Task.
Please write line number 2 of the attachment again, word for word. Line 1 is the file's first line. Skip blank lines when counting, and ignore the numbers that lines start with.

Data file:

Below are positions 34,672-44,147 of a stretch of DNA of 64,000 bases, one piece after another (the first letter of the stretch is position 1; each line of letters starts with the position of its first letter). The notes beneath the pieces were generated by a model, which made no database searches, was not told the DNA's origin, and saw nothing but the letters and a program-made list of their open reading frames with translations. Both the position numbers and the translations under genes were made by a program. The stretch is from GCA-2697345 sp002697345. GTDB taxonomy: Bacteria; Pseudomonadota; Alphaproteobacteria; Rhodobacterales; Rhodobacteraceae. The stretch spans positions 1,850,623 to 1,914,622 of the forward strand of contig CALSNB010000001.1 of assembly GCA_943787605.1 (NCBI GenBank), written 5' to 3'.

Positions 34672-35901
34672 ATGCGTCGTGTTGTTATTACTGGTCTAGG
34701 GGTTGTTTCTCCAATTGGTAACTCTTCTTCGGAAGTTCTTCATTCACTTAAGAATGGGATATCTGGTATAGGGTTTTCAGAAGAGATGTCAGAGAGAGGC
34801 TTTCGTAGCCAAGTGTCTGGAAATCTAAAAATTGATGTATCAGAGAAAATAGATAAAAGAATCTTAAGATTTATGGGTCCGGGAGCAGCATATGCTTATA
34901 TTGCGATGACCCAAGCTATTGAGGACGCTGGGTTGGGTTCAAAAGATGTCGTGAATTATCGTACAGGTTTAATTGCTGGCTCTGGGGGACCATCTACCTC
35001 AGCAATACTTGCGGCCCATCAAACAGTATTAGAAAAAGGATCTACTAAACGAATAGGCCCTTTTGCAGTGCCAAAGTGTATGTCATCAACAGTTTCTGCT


Positions 34672-35901